Should you Retake the LSAT in December?
- Nov 01, 2010
- LSAT Advice
- Reviewed by: Matt Riley
Should you retake the LSAT in December?
October LSAT scores came out on Friday. If you were happy with the three-digit number that landed in your inbox, congratulations. Get those applications in, and good luck on your cycle.
But this is for those who were less than thrilled with the present LSAC dropped on your doorstep. Should you retake it in December? Possibly. But first, why was your score unsatisfactory? You must figure this out.
First scenario, you just didn’t study very much. If your practice test scores were lackluster, it makes sense that your actual test score would be similar. You can’t just expect a miracle on the LSAT. Should you be in this category, retaking in December would be a good idea. You just have to make sure that you actually study a lot. And by a lot, I mean A LOT. We’re less than 6 weeks away from the December LSAT. This is enough time to see some major improvement, but only if you’re studying for many hours per day, many days per week.
Second scenario, you studied a lot and were happy with your practice test scores, but bombed the real thing. Retaking can be a good idea, and a lot of people who do this end up getting much higher scores the second time around. Oftentimes it’s simply the gravity of fully knowing that you’re taking the real LSAT that causes the pressure to wrack your nerves and lower your score. Having taken the real thing once before should make the second time seem less daunting. But you can’t just bank on that, and retake without doing any further preparation. Keep taking practice tests, and figure out why you missed every single one that you did. Review the concepts for questions that you miss. You should be aiming for 100% mastery. Your average for practice test scores should go up, so that if you DID see another drop on test day, it would be a drop from a higher number. Then, to prevent that drop from happening at all, make sure that the practice tests are done in a realistic testing environment. You can nail this test the second time, but you have to keep preparing.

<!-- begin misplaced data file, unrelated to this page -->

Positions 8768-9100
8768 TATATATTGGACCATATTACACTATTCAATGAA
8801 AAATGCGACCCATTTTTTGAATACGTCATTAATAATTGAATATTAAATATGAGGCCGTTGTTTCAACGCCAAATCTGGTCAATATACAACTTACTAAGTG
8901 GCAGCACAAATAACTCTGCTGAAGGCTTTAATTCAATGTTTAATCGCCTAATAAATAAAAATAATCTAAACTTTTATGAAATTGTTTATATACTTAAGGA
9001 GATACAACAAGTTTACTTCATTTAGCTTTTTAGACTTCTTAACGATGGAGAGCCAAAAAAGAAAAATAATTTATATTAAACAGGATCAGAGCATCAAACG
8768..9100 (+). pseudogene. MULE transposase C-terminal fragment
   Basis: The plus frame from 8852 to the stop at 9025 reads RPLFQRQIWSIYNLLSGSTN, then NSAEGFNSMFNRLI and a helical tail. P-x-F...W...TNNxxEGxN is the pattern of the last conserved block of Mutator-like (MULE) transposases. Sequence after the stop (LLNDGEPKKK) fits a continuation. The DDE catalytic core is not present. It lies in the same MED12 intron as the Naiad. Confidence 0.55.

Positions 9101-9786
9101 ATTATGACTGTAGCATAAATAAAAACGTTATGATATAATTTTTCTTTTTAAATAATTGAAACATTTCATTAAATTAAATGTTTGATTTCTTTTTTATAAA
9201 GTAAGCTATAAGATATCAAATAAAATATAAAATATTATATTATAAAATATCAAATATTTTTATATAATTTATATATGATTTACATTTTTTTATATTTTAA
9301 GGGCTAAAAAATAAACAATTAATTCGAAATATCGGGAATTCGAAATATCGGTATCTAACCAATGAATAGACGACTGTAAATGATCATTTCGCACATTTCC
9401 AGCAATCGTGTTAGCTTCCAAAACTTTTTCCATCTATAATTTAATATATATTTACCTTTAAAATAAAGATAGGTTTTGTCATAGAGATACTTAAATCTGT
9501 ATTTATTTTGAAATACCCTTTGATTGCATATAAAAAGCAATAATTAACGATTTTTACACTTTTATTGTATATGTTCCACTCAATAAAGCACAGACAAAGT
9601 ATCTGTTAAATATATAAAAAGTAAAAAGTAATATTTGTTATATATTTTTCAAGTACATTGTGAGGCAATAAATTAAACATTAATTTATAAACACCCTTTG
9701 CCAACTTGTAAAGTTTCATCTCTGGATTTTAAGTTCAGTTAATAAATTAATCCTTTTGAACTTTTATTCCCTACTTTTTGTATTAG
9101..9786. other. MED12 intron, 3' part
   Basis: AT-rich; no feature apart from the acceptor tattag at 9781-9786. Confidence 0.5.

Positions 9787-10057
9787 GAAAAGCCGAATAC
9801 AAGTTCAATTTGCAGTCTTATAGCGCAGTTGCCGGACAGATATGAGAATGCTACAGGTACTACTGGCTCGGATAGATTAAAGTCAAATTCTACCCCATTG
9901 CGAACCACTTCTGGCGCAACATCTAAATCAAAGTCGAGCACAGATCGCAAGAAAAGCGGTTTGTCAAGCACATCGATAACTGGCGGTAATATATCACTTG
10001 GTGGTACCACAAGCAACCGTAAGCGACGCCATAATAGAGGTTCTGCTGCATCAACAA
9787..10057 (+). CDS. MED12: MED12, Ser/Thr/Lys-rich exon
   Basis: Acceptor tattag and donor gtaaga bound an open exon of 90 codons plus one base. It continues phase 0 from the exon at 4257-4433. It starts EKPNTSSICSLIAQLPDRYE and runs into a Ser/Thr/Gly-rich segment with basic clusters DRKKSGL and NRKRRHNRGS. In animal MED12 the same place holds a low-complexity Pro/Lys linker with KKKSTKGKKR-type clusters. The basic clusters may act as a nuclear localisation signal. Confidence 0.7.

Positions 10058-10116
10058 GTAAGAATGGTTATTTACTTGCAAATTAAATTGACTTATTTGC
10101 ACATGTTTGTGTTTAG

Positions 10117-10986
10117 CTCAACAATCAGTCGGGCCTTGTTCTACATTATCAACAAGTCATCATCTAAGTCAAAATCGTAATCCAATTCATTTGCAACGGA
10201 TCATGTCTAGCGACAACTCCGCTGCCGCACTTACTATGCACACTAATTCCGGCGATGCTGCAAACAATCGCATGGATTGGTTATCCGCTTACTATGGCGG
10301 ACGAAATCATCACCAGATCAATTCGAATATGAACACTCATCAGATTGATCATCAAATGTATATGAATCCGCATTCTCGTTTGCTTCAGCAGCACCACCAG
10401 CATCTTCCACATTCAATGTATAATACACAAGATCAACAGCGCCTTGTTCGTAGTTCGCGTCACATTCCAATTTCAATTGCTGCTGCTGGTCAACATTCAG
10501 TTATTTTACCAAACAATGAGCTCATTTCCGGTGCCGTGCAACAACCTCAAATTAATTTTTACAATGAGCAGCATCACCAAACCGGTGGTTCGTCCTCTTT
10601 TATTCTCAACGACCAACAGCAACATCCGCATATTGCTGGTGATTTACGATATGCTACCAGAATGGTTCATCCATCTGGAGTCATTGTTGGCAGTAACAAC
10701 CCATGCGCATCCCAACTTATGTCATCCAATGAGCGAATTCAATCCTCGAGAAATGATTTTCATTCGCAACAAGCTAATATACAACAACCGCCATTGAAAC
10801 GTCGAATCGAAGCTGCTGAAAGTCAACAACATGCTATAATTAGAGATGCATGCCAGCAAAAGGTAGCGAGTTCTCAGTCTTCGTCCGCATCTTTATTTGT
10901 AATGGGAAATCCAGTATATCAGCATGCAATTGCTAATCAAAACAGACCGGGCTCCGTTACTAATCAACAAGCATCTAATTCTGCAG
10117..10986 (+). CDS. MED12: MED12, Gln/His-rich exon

The other main situation that people often find themselves in is that they scored a few points below their practice test average. This is understandably disappointing, and might make you want to retake. But it’s first worth thinking about just how much of a difference those couple points make. Having had a few more points would have opened the doors to a few more schools, but it’s not like you’re in an entirely different league. If you don’t have the time and energy to study a lot for December, then you probably should apply now, even if your score was a bit lower than desired. This is because if you take the test without doing anything differently, or any additional studying, it’s very likely that your score will be the same (or worse), and that doesn’t look very good.
One other thing – people are often worried about applying “late” with a December score. It’s true that if you were to apply now, you’d have an edge over the people who will be applying a couple months from now with a December score, all other things being equal. But if you do get a significantly higher score in December, that would more than outweigh any forfeited advantage of applying early. If you get the rest of your application in order so that you can apply as soon as you get your score back in early January, you still will be applying earlier than a large proportion of applicants.
Make your decision, and then start acting quickly. If you’re keeping your October LSAT score, you should apply soon to get the early advantage. If you’re going for December, round two of LSAT prep starts now. Good luck.
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